The church is blessed by the many business leaders moving from business to ministry.
Men and women of all ages from a wide variety of backgrounds have sensed a call to ministry, and many at great sacrifice, have made the change. They bring so much valuable experience to church leadership.
One of the most common things Christian business leaders say in their first three months working in the church is, “I thought this would be so much easier. I had no idea it was this intense… it’s like the church never sleeps.”
The truth is that nothing worthwhile in life is easy. That includes ministry, business, and family life. There are misconceptions in all arenas.
“Ministry is easy” is just one misconception. There are many.
Here are a few more misconceptions:
Ministry always feels spiritual.
All of ministry is spiritual, but there is nothing particularly spiritual about Monday morning. Ministry is amazing, but it is also work, and a lot of it, including such things as budgets, reports, meetings, problems to solve and even conflict to resolve.
Ministry is reserved for the spiritually elite.
In a word. Nope. Those of us who serve in ministry are just as human as the next person. Those in ministry do their best to follow Christ and set a good example, but none are “spiritually elite” or exempt from messing up.
Ministry is like going to church seven days a week.
Church is a one-hour experience, a very valuable and important one, but the work of advancing Christianity often feels very little like attending church. A worship service celebrates God among us; the work of the church is out in the community the rest of the week.
I was a Private Investigator, (right out of college, and for only about a year,) but I still remember the transition from business to ministry and my misconceptions. My main misconception was that all churches were big. The church I attended was then about a thousand people on Sunday morning. I had no idea that the vast majority of churches were less than 100 people.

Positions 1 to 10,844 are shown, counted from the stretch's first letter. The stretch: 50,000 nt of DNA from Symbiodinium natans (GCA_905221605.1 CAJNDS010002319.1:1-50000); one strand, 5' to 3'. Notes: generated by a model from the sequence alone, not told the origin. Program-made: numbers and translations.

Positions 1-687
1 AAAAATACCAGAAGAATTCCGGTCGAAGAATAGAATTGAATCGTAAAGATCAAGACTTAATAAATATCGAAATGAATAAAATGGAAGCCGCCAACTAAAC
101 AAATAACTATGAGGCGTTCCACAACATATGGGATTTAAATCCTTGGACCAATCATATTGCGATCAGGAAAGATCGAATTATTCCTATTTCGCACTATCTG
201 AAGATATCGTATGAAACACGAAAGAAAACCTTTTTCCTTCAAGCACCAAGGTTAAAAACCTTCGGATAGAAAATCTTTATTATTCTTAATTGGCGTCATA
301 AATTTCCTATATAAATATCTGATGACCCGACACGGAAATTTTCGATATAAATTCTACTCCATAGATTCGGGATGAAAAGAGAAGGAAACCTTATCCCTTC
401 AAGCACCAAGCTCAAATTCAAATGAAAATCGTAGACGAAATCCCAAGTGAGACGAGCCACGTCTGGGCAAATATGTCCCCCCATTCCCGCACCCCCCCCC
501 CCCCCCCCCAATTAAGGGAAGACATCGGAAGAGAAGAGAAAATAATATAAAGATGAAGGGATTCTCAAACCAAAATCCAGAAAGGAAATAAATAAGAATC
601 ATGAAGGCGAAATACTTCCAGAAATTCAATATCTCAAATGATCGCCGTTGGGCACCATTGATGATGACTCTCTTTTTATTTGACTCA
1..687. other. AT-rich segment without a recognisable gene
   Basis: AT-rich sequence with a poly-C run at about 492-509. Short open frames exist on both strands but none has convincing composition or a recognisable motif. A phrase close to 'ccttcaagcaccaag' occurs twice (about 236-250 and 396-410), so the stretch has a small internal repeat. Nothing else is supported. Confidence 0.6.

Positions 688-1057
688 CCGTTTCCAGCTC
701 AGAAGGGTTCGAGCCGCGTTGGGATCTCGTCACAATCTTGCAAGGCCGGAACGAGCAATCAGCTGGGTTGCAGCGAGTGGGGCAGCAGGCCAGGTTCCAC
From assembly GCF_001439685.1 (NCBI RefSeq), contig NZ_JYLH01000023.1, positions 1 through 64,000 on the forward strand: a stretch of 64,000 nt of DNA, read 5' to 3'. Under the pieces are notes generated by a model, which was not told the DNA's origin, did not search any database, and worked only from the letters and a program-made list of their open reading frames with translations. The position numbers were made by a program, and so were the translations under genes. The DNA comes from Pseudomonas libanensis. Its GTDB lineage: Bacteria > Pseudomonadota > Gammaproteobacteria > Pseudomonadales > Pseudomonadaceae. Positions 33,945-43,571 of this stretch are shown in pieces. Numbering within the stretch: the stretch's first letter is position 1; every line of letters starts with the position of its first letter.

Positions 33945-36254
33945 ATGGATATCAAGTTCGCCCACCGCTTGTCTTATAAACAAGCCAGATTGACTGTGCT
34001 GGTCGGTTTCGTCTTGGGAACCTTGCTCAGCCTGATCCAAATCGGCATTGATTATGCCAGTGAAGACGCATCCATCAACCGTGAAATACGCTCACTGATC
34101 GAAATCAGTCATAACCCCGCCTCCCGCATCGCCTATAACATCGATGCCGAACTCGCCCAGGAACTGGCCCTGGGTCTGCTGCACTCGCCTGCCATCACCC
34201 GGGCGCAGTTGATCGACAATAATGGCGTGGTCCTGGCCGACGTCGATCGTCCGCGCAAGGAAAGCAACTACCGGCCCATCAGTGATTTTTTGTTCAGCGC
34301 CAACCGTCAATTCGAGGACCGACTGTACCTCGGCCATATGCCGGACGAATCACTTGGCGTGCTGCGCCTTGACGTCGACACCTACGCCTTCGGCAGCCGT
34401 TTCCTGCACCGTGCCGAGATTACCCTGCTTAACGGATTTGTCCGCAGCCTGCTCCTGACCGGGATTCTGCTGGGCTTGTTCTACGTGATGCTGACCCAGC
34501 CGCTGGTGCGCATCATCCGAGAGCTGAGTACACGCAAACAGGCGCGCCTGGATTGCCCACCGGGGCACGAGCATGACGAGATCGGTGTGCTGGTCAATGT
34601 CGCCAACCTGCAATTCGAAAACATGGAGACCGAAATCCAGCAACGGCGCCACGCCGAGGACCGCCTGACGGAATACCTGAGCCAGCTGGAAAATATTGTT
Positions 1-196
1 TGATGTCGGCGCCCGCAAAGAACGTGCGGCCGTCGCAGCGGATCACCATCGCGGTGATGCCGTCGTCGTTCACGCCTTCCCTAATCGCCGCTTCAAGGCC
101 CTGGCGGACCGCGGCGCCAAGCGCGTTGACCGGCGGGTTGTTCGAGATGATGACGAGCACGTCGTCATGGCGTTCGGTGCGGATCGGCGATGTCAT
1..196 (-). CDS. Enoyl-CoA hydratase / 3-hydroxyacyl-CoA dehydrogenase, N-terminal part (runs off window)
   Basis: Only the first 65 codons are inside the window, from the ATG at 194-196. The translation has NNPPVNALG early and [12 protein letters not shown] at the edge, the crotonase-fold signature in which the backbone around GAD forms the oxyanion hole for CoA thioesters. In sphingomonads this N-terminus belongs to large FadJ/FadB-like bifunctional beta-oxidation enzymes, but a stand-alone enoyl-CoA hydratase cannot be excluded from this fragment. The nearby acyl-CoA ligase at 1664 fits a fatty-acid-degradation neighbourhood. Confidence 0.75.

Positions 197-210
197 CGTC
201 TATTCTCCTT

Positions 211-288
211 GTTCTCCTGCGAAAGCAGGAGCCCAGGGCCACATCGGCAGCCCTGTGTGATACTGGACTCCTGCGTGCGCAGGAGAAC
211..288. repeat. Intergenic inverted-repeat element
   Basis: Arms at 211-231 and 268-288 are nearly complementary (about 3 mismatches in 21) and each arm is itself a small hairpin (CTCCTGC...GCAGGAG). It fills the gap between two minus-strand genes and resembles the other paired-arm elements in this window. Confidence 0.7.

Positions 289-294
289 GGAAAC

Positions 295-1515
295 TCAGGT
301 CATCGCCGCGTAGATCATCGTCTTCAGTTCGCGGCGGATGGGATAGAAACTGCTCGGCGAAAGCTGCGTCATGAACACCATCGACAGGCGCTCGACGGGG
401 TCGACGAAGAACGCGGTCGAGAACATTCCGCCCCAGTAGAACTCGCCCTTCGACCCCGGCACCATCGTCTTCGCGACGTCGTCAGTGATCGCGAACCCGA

NOTE: For this post, I gave a brief survey to seven of our staff memberswho had extensive backgrounds in business and successfully made the transition. The group included men and women, a wide age range, various departments, and time in ministry ranging from a few months to twenty years.
The result was pages and pages of incredible insights which I have done my best to incorporate into the article.
In addition, over the years, I’ve talked with hundreds of people who have made the transition from business to ministry.
That’s enough introduction, let’s jump in!
9 action steps to make a successful transition from business to ministry:
1) Moving From Business to Ministry: Settle your calling.
Many of the sharpest leaders I know are brilliant in business and dedicated Christians.
God needs and wants influential Christian leaders in business. It is sometimes easier to be a strong light for Jesus in the marketplace than in full-time ministry. Many of the businessmen and women I know are making a significant impact in their communities, shaping and even changing the culture.
All the more important, then, to be crystal clear on your calling from God or don’t make the change. Full-time ministry is not something to be explored after you start; it’s something to abandon to once the decision is made.
Pray long and get wise counsel. A sense of passion, longing, clear prompts, and confirmation are needed. A call to ministry is not about getting spiritual goosebumps, it’s a matter of certainty, or wait until you are as sure as you can be.